Make your interactive elements big enough (min 44x44px) and leave enough space between them so that people with somewhat bigger fingers can also tap on them (WCAG 2.5.5). 

 

 

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The size of the interactive area must always be considered

 

 

Use a big, legible font for your texts and colours with a good contrast (WCAG 1.4.4, 1.4.11). When putting together your colour palette, you could use Colorsafe or accessible colour matrix tools. Also, don’t forget to check the colour contrast on your icons, graphics, and user interface elements (e.g. the dashed line of the input field) with something like the WebAIM tool.

 

Try to place a title on every page that would clearly state what that page is. This will help users who get easily confused and also blind people who navigate through pages with screen readers.

 

 

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 the top edge of the mobile screen with text My account

 

 

Some users may find it difficult or bothersome to enter text. That is why you should make it as simple as possible to fill out any forms, for example, by using select menus, radio buttons and checkboxes instead of input fields.

 

If a user makes any mistakes when filling out forms, then mark the fields with errors clearly (use an icon in addition to a secondary colour) and add text by the field that describes what is wrong and how to fix it (WCAG 3.3.1).

 

Don’t delete any correct data that has been entered. For example, if a user enters their e-mail and password to log in, but makes a mistake with one of them, then don’t automatically clear the fields. If the user then clicks “Forgot my password”, then automatically fill out the e-mail field so that the user doesn’t have to type it in again.

 

Any functions that can be used by swiping across the screen with a finger or by moving the mouse across a specific trajectory could be difficult to use for elderly people and people with motor impairments. Additionally, screen reader users are generally unable to use them as well. Functions like this must have alternatives (WCAG 2.5.1).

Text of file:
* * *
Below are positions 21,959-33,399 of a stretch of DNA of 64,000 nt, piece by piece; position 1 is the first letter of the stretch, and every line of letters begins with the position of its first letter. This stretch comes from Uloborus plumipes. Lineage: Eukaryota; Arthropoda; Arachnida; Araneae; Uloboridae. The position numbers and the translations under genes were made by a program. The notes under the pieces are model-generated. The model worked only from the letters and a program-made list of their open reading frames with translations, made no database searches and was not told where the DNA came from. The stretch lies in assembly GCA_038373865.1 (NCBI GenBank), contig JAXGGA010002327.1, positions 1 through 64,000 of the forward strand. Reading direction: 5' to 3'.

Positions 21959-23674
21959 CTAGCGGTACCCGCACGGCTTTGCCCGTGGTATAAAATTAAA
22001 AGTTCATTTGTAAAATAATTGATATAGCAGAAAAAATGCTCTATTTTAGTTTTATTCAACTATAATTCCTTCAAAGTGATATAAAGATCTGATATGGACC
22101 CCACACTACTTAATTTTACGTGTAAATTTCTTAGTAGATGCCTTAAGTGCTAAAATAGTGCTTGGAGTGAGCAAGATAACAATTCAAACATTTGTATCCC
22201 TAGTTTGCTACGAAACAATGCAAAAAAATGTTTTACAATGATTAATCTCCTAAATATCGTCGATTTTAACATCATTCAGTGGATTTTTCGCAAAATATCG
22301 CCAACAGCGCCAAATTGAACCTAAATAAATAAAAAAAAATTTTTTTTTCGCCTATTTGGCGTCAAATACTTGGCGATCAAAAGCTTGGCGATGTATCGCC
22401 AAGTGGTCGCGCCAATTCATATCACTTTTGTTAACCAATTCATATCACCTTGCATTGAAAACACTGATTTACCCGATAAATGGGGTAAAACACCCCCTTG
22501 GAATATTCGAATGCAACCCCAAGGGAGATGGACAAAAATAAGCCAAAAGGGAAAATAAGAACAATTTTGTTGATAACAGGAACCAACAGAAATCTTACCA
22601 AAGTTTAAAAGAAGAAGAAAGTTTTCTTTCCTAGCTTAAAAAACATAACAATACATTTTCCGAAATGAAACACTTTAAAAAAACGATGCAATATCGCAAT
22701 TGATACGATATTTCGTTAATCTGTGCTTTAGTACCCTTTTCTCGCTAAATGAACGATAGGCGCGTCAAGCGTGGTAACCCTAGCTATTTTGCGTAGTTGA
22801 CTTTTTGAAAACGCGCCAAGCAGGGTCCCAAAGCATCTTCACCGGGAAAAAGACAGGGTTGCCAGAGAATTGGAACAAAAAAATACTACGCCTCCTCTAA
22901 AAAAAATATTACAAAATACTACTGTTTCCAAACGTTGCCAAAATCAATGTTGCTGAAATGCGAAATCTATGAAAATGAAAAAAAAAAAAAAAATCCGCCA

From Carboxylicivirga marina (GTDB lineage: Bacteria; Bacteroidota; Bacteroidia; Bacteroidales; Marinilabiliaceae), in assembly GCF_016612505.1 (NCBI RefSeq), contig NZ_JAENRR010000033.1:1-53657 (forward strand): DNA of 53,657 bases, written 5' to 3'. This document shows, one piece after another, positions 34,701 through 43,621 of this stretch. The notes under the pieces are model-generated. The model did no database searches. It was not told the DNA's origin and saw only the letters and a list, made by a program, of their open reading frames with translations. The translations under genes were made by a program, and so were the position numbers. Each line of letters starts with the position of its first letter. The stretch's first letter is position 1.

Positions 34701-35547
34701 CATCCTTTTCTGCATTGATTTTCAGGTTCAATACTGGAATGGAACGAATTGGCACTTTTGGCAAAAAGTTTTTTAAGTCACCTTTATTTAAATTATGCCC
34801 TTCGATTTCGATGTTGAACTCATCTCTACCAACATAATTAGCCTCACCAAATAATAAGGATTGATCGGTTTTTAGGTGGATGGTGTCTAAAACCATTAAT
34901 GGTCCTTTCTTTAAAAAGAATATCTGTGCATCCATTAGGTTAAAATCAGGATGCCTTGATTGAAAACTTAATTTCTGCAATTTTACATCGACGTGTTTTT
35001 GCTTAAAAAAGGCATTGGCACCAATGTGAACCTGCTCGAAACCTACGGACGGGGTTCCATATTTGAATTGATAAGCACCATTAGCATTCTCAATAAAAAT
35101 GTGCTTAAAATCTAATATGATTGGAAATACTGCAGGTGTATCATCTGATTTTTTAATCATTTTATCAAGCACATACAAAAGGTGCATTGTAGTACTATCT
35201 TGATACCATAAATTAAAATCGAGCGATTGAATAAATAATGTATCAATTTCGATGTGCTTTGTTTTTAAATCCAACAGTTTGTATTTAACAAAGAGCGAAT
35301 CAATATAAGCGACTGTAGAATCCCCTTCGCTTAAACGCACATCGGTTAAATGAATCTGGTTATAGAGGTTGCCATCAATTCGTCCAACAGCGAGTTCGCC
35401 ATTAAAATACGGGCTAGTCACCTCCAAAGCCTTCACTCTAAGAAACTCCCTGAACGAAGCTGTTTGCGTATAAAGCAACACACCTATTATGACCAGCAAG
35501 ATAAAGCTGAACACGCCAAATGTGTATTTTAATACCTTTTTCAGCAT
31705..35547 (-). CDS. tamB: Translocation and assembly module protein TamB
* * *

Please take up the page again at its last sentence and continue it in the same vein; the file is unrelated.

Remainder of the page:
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Maakaart koos suurendamis- ja vähendamisnuppudega

 

 

Create less content that moves on its own and enable the user to stop the movements if they wish to do so (WCAG 2.2.2, 2.3.3) – for example, add a pause button to auto-playing banners. Moving content can disturb the user or even cause a seizure. Avoid any other kinds of time limits as well, e.g. don’t log the user out automatically. 

 

 

Development: build a reliable and adaptable application   

 

People often forget that mobile apps need to work in both portrait and landscape modes (WCAG 1.3.4).

 

 

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screen views: landscape and portrait modes

 

 

Mobile apps also need to be usable with keyboards (WCAG 2.1.1). Keyboards can be connected to smart devices via Bluetooth and are used in cases where using a touch screen would be more complicated. The Tab key can then be used to reach each interactive element (button, link).

 

It must be possible to activate links with the Enter key and buttons, checkboxes, radio buttons etc. with the Space bar. Adding keyboard support to a mobile app ensures that it can also be used with other support tech (switches, sensors).

 

For keyboard navigation, the important thing to ensure is that elements have clearly noticeable focus styles (WCAG 2.4.7). Otherwise, the user will not know which element they are currently on and what will happen if they press Enter. Browsers will add focus styles to interactive elements automagically.

 

It is important not to turn those off and in case there are also any custom solutions, focus styles must be added to those. Another thing to do is to mark the currently active element clearly and uniformly (e.g. a tab, checkbox, menu item). The active element must be marked as such both visually and in the code (e.g. with the aria-current attribute).